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Food Hotel: Dolder Grand – Zurich

Food Hotel: Dolder Grand – Zurich
I’ve never quite got my head around Zurich. How can this city of sober bankers also host one of the world’s largest Techno street parties each year?
How can somewhere completely landlocked claim so many beach-worshipping residents? And considering it was once forbidden to laugh here in public, what is the story behind the Dolder Grand, a castellated, Disneyfied, belle époque building that sits atop its swanky Dolderberg hill overlooking the Lake and work-a-day city below?
Is it some kind of practical joke?
Not if the interior design is anything to go by; this is serious business. 443 million Swiss Francs worth of serious business to be precise, for that’s the amount Norman Foster and United Designers threw at it when the hotel closed for a major renovation in 2004.
It reopened in April 2008 with a peformance in the ballroom by Mary J. Blige signalling an intent to be as hip to Zürcher youth as it is comforting to Switzerland’s moneyed middle-class. The former are more frequently found, swaying gently to guest DJs, in the basement bar, with its extraordinary floating light system; the latter prefer the gentle ambience of chef Heiko Nieder’s
Food Hotel: Dolder Grand – Zurich
restaurant (called simply The Restaurant) which, since the end of 2008, can boast one Michelin star and seventeen Gault Millau points.
Heiko is not quite Heston Blumenthal but he likes to mix things up a bit, serving lobster with shavings of tender strawberries, a necklace of finely diced beetroot with pomegranate, ginger and orange, and melting suckling boar accompanied by pumpkin, coffee, pear and charcoal oil. It’s quite normal in this place of contradictions to wrestle gamely with great spider crabs complete with tiny portions of green tomato and kiwi, to marry turbot and octopus with salami and wild aparagus, or to complement an oyster and brie amuse bouche with a freshly baked black barley and black caraway seed baguette. You are as likely to be sitting beneath a painting by the Catalan artist Antoni Tàpies as you are to be just beyond ear-shot of your neighbouring table where some minor member of European royalty or A-list Swiss TV star might be sitting; and if the atmosphere is normally one of hushed reverence for the food then nobody is going to censor you if you do fancy a guffaw these days.
Not surprisingly the Dolder is very secretive about its current celebrity guest list, but it has been far less reticent about past aluminaries by naming its four suites in honour of a handful. With an illustrious list to choose from, including Albert Einstein and Winston Churchill, it eventually opted for the Masina, named after the actress wife of film director Federico Fellini; the Maestro, inspired by master conductor Herbert von Karajan; Carezza, in honour of the Swiss artist and sculptor Alberto Giacometti; and Suite 100, bedecked in black and pink décor and complete with a union jack electic guitar to signal that the Rolling Stones once signed the hotel’s guest book.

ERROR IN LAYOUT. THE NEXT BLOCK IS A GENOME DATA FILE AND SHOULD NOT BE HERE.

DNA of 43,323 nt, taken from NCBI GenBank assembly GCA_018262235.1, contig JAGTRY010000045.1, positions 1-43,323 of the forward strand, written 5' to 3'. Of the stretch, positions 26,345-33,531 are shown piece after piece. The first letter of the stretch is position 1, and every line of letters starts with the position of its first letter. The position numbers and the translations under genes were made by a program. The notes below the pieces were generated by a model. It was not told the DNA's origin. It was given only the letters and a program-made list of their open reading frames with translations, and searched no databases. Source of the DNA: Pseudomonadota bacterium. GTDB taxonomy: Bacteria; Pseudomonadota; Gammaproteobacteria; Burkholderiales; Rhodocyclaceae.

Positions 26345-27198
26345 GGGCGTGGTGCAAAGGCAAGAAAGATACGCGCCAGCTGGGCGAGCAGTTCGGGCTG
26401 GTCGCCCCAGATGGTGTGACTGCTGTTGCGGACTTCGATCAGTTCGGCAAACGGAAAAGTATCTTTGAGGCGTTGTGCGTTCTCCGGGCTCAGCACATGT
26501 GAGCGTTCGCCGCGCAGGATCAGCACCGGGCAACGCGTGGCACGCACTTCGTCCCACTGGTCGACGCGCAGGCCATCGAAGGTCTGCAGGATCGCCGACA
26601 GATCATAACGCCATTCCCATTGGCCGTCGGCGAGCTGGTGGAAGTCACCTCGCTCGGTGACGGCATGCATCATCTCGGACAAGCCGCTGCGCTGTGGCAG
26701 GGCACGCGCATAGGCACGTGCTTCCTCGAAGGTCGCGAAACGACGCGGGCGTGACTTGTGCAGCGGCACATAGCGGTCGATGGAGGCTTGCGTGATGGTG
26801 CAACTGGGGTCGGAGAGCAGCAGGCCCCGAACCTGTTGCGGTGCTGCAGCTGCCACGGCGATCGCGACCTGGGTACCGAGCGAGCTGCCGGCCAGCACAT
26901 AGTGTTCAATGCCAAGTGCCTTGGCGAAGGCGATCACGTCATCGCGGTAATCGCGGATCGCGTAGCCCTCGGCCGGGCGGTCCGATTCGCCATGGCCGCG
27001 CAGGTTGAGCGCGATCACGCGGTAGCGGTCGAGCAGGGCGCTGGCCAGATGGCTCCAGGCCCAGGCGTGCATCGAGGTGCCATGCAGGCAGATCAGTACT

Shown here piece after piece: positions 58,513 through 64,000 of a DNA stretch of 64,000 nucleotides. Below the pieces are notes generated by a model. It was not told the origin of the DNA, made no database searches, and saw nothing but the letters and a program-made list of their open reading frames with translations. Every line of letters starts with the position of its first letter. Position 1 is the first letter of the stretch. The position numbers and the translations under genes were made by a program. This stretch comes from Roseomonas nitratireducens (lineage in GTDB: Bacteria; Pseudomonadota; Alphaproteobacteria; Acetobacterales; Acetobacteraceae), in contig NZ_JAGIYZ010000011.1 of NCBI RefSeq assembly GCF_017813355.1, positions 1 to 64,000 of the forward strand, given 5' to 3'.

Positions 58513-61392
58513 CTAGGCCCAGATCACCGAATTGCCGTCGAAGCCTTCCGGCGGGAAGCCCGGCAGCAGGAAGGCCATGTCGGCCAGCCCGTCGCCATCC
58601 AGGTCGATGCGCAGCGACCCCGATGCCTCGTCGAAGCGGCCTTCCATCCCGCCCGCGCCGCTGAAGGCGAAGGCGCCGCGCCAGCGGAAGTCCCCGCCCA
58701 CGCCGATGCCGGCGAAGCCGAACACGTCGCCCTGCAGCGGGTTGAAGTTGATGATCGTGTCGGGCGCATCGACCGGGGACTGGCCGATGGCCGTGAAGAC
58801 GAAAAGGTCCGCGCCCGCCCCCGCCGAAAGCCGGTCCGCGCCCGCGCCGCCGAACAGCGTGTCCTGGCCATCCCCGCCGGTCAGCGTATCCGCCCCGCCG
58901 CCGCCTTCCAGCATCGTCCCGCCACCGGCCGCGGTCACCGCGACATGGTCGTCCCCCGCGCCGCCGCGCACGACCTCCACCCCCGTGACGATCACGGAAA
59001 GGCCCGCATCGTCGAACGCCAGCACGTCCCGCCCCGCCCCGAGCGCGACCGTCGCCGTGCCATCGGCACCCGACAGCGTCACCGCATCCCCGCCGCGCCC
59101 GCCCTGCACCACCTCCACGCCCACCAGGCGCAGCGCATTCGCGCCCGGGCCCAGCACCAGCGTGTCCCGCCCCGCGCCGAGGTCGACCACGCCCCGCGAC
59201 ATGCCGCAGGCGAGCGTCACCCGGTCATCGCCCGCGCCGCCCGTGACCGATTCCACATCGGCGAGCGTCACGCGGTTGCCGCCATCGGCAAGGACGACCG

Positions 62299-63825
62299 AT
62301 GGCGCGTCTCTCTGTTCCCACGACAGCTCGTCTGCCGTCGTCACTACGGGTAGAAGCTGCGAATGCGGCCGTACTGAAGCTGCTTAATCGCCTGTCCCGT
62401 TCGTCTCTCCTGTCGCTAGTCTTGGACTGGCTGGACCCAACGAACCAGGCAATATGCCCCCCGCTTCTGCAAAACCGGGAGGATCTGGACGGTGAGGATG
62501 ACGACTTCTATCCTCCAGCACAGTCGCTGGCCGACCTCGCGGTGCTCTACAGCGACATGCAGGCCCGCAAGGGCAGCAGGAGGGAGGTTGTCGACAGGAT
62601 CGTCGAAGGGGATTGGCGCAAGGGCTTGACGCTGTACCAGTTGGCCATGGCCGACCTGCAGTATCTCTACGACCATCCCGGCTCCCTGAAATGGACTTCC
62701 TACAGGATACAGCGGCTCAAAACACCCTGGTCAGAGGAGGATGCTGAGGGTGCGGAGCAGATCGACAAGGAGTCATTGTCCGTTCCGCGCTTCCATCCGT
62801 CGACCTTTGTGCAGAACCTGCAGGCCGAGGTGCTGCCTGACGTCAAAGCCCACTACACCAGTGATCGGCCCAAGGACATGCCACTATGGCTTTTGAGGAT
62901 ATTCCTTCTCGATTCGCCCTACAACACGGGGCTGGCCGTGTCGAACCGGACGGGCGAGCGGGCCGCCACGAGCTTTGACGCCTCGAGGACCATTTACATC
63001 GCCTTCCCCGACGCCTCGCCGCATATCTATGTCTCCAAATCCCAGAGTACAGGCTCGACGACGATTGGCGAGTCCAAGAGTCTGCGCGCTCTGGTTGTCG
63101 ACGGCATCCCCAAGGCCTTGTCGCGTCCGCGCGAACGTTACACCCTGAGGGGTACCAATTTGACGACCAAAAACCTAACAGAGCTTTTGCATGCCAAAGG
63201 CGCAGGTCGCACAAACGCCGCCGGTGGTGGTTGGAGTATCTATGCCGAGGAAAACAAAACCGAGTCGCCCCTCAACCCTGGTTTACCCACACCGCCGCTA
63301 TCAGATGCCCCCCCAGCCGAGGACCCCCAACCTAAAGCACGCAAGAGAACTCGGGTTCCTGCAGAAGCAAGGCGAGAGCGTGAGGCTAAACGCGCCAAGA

Being a lesser mortal I had to content myself with one of the Dolder’s other 173 rooms and suites, my Junior Suite Deluxe boasting views of the Lake from both a wrap-a-round balcony and a freestanding, self-cleaning, whirlpool bath in the Zen-like bathroom. Cool, cream, contemporary chaise longues and a handful of techno gadgets have given this 110-year old building a bit of a James Bond feel, but if the remote control console that allows you to operate the curtains, lighting and flat-screen Bang & Olufsen TV from the comfort of your bed, and the in-mirror bathroom TV that took me on a quick virtual tour of Zurich and allowed me to check the weather back home whilst cleaning my teeth, worked like clockwork, the steam shower with essential oils took an excrutiating twenty minutes to mist up. With all this and more on offer I’m still not sure I’ve got my head around Zurich. The bath-salts flecked with Lotus blossom, the snow paradise, meditation maze and hanging-basket chairs in the chill-out room of the Dolder’s 4000 square metre spa, the pyramids of madeleines served for Sunday Brunch, and the banana and coconut curry ice-cream served in the Garden Restaurant for lunch all seem conducive to a spot of hedonistic lassitude.
Yet down below the city remains stoic and grim with business. But without contradictions, isn’t life just a great big fiction?
The Dolder Grand, Kurhausstrasse 65, Zurich, Tel +41 44 456 6000
1 Comments | Add a comment


Pali Banwait
Been to Zurich, great food and great people.


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14 September 2009
By: Andrew Copestake
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